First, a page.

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Timberwolves reserve guard Nickeil Alexander-Walker called his performance in Monday's 117-100 home victory over New York "just doing what I always do."

Only there was a lot more of it on a night the first-place Wolves won for the ninth time in 10 games and remained unbeaten at home, winning their sixth consecutive game at Target Center

Alexander-Walker entered Monday's contest with 4 minutes, 30 seconds gone, after starter Jaden McDaniels left for the night because of a sprained right ankle. Alexander-Walker came on, played 33 minutes and scored 11 points, one of six Wolves who scored in double figures.

McDaniels is expected to miss two to three weeks, the team announced Tuesday.

Alexander-Walker spent much of his night defending elusive Knicks guard Jalen Brunson, who had 25 points and six assists in a game won by the Wolves' decisive 35-19 third quarter.

The Wolves' Rudy Gobert won the battle in the paint with Knicks center Mitchell Robinson in that quarter on a night when Gobert put on a dunking demonstration and went 7-for-7 from the field.

The Wolves' tied a team record for most home wins without a loss to start a season, matching the 1998-99 team that featured Kevin Garnett and Stephon Marbury.

They can break that record with a victory Wednesday at home against Philadelphia.

They also tied the 2001-02 Wolves as the only team in franchise history to reach 10 victories by the 13th game of the season.

Alexander-Walker called defending Brunson and his changes of speed and direction "kind of cat-and-mouse the whole time."

"Stopping and going, herky-jerky," Alexander-Walker said. "He's a great player, very crafty. He understands the game well and uses his body well. It's about maneuvering, getting around screens, trying to do your work early, beating him to spots so he can't get you."

The Wolves acquired Alexander-Walker from the Jazz in a three-team trade at last February's deadline that involved second-round draft picks and sent D'Angelo Russell to the Los Angeles Lakers and brought veteran Mike Conley to Minnesota.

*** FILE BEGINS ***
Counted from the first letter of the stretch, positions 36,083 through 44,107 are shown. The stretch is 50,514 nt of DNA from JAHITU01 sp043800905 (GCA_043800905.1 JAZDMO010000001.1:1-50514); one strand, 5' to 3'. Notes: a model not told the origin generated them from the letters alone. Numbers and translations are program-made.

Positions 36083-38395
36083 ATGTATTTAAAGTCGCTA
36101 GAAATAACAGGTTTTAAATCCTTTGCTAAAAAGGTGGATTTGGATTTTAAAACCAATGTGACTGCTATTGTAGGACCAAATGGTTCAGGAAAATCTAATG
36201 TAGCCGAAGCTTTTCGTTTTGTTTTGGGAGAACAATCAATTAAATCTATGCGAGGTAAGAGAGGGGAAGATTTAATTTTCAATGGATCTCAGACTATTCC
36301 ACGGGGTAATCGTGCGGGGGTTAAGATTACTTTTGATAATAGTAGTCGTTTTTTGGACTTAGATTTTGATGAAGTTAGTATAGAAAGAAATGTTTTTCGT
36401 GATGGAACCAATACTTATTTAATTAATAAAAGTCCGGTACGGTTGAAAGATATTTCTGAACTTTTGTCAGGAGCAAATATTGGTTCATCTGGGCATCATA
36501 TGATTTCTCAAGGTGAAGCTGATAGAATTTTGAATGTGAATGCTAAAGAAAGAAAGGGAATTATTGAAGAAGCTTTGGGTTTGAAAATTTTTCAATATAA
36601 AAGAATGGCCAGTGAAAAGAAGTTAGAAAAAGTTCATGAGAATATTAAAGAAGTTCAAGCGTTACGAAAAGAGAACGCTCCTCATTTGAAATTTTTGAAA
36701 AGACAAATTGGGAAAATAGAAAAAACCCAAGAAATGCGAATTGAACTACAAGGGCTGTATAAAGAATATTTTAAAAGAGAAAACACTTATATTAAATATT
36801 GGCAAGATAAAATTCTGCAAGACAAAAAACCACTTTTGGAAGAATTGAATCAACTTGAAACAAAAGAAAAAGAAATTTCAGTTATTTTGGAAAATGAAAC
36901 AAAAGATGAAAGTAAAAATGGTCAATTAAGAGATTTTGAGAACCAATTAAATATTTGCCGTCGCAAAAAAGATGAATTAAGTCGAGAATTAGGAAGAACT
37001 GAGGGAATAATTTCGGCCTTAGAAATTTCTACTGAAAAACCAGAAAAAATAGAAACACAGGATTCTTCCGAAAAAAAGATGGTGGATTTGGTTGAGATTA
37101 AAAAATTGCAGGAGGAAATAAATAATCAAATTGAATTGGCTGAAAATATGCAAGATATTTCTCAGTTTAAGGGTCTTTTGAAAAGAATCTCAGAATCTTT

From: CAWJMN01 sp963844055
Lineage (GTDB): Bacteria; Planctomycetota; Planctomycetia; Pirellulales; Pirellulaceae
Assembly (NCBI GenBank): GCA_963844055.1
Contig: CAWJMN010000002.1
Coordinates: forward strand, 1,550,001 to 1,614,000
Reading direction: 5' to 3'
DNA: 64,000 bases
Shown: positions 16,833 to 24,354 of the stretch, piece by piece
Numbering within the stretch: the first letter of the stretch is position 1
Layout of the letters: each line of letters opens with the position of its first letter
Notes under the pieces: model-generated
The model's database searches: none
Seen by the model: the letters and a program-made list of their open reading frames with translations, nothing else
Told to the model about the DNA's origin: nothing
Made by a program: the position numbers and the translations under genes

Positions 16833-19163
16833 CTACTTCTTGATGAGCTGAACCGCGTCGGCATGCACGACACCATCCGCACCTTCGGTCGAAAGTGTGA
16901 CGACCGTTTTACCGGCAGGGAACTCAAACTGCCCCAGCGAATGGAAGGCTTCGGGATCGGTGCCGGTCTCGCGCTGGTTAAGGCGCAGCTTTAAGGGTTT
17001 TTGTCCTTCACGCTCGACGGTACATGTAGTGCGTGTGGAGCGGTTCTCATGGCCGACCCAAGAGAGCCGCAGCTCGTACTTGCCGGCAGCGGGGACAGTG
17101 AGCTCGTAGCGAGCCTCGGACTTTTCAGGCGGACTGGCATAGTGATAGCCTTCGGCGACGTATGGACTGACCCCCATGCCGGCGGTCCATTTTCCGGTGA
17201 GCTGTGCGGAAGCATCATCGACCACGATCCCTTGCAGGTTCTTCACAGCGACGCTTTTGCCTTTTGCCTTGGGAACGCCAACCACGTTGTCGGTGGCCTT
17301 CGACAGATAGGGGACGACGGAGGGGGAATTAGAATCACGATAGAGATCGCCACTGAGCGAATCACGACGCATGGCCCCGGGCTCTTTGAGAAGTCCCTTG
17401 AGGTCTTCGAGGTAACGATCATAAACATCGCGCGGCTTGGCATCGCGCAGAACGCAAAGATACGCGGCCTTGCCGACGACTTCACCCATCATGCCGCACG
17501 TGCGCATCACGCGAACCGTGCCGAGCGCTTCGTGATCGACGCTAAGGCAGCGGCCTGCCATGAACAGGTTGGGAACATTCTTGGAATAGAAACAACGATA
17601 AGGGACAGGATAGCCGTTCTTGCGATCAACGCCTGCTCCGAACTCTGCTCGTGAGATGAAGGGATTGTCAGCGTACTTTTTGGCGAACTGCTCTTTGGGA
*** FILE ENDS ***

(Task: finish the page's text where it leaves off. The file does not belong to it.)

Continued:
Alexander-Walker worked his way into coach Chris Finch's rotation during last spring's playoffs and likely will start in McDaniels' absence. Veteran Kyle Anderson is a candidate as well, Finch said Monday night.

Gobert saw Alexander-Walker's effort when they were teammates in Utah.

"He was always looking to improve himself, on and off the court," Gobert said. "It all pays off. I was happy to see him get the opportunity in the playoffs last year and to seize it and have a great impact on our team. Call his name, he's always ready to bring us something. I feel grateful for that."

Alexander-Walker, 25, is still adding pieces to his game and Finch said the 6-5 guard is playing better because he's playing with more patience.

"He's playing hard, definitely pushing the pace, putting his stamp on things," Finch said. "But it's not forcing stuff. A lot of times, he'd go hunting for opportunities to make a play out of nothing. He's a little bit like Ant. He makes a really good play and he wants to make another right away and sometimes he'd get himself in trouble doing that. But he seems to be playing with a little bit of patience."

Alexander-Walker is shooting the ball better. He went 4-for-8, including 3-for-6 on three-pointers, in Monday's game.

"I'm more comfortable, trusting myself, making plays, trusting that I work hard to make the right play," Alexander-Walker said. "I'm going to try to make the right pass, take the right shots. I work hard at the shots I do take. So working hard and trusting and letting the results and chips fall where they may and living with that.

"My teammates give me confidence that they trust me to replace Jaden. It gives me confidence to know I can come in and be the next man up to do that job."